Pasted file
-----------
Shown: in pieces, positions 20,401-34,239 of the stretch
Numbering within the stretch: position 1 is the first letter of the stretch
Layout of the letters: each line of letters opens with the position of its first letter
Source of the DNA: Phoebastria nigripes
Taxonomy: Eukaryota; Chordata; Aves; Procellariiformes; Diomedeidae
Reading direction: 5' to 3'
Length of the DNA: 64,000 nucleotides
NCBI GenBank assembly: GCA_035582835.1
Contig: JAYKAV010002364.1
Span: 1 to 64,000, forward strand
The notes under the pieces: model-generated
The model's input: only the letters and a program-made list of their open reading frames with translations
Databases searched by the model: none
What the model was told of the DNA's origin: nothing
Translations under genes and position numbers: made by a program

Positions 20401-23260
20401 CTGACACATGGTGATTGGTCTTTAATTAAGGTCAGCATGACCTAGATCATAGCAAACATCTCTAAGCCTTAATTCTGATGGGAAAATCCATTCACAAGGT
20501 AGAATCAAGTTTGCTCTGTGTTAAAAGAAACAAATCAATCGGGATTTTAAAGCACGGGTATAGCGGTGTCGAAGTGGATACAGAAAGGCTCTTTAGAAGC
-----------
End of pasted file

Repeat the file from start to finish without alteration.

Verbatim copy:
Shown: in pieces, positions 20,401-34,239 of the stretch
Numbering within the stretch: position 1 is the first letter of the stretch
Layout of the letters: each line of letters opens with the position of its first letter
Source of the DNA: Phoebastria nigripes
Taxonomy: Eukaryota; Chordata; Aves; Procellariiformes; Diomedeidae
Reading direction: 5' to 3'
Length of the DNA: 64,000 nucleotides
NCBI GenBank assembly: GCA_035582835.1
Contig: JAYKAV010002364.1
Span: 1 to 64,000, forward strand
The notes under the pieces: model-generated
The model's input: only the letters and a program-made list of their open reading frames with translations
Databases searched by the model: none
What the model was told of the DNA's origin: nothing
Translations under genes and position numbers: made by a program

Positions 20401-23260
20401 CTGACACATGGTGATTGGTCTTTAATTAAGGTCAGCATGACCTAGATCATAGCAAACATCTCTAAGCCTTAATTCTGATGGGAAAATCCATTCACAAGGT
20501 AGAATCAAGTTTGCTCTGTGTTAAAAGAAACAAATCAATCGGGATTTTAAAGCACGGGTATAGCGGTGTCGAAGTGGATACAGAAAGGCTCTTTAGAAGC